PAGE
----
Conspiracy Corner: Ness is More

Harmon Lanager, Staff Writer

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Welcome back, fellow aquaphobiacs, to this week’s Conspiracy Corner. In this issue, we find ourselves journeying to the sloping hills and pristine lakes of Scotland to tackle a mystery going back nearly two thousand years. Grab your bagpipes, throw on your best water-proof kilt, and shout “FREEDOM” as we investigate the notorious Loch Ness Monster. 

Loch Ness is one of a series of three lakes trailing through the Scottish countryside. Being fed by a number of sources, Loch Ness is a staggeringly large lake, twenty-four miles long, with a depth of 980 feet. 

Along the loch rest two castles, Urquhart and Aldourie. With a beautiful landscape and quaint small towns, Loch Ness captures an almost picturesque look into the life of those living in the Scottish Highlands. Tourists flock to Loch Ness every year, pumping a whopping forty-one million pounds into the Scottish tourism economy. Yet, for many of those tourists, it is not the gleaming beauty of the emerald hills, the aged stone of the castles, or even the sparkling water of the lake that attracts them. No, it’s what lurks under the lake that has captured their attention. 

According to some, a monster lurks in the water of the Loch – known by her nickname of “Nessie.” She has been described as a large, reptilian-like, marine animal with four flippers and a long neck that ends at a slender head. The most common comparison made between the sighting of “Nessie” and our examples of large water dwelling creatures is that of the plesiosaur. The plesiosaur is a dinosaur from the Mesozoic Era that dwelled in prehistoric oceans.

The sighting that popularized the creature occurred in 1933 in an issue of Inverness Courier, reporting that an unnamed couple witnessed a strange creature repeatedly rising above and diving below the surface of the loch. Shortly after, people claimed to have even seen the creature on land – traversing across roads and such.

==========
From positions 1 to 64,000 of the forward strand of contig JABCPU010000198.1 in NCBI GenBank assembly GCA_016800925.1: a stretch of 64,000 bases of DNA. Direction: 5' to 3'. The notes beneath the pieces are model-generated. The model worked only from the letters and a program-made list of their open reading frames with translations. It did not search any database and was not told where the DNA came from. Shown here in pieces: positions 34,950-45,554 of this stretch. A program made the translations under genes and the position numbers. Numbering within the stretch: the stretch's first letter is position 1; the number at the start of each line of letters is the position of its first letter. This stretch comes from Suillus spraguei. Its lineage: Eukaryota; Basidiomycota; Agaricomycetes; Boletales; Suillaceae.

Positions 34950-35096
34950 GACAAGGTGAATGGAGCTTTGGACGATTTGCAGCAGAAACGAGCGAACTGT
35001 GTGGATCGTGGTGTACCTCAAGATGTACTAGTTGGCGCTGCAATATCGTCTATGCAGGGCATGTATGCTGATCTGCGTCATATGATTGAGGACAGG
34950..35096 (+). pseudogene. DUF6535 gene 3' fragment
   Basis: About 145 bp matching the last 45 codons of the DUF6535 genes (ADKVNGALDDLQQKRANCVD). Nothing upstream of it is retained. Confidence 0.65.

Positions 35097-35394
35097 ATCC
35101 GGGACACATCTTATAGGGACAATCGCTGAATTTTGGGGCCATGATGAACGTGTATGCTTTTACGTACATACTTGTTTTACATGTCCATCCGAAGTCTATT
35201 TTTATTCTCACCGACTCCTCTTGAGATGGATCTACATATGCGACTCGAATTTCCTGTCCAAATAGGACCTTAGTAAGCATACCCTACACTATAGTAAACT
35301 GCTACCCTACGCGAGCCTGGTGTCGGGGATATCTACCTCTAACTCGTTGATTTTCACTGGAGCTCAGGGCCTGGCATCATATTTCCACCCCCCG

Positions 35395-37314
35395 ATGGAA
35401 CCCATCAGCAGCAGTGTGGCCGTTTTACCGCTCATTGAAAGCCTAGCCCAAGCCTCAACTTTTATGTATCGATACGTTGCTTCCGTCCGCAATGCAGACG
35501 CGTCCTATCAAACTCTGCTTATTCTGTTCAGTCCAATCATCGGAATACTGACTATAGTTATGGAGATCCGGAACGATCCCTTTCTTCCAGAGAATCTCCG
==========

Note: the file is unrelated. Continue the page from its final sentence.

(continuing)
In 1934, interest in the monster only grew after a photograph was supposedly taken of the monster. Known as “the Surgeon Photo.” it showed what is reportedly the head and neck of the creature poking out of the water. The photo was taken by one Robert Kenneth Wilson and published in the Daily Mail. In 1994, it was discovered that the photo was a hoax. 

Yet, there were sightings before this. The earliest report of the Loch Ness monster was in 565 A.D. According to legend, St. Christopher was traveling through Scotland to convert the Picts when he stopped to hold a sermon along the shores of Loch Ness. Suddenly, a creature emerged from the water and attacked the crowd. Yet, as the story claims, St. Christopher made the sign of the cross and banished the monster back into the waters of the lake. Besides lending some credence to the story of Nessie, the tale has some eerie implications. It implies that Nessie may possibly have a supernatural or spiritual origin. Perhaps the reason we cannot find the Loch Ness monster is because it is a spirit and chooses when it physically manifests itself? Unlikely, yes, but we here at Conspiracy Corner never rule anything out.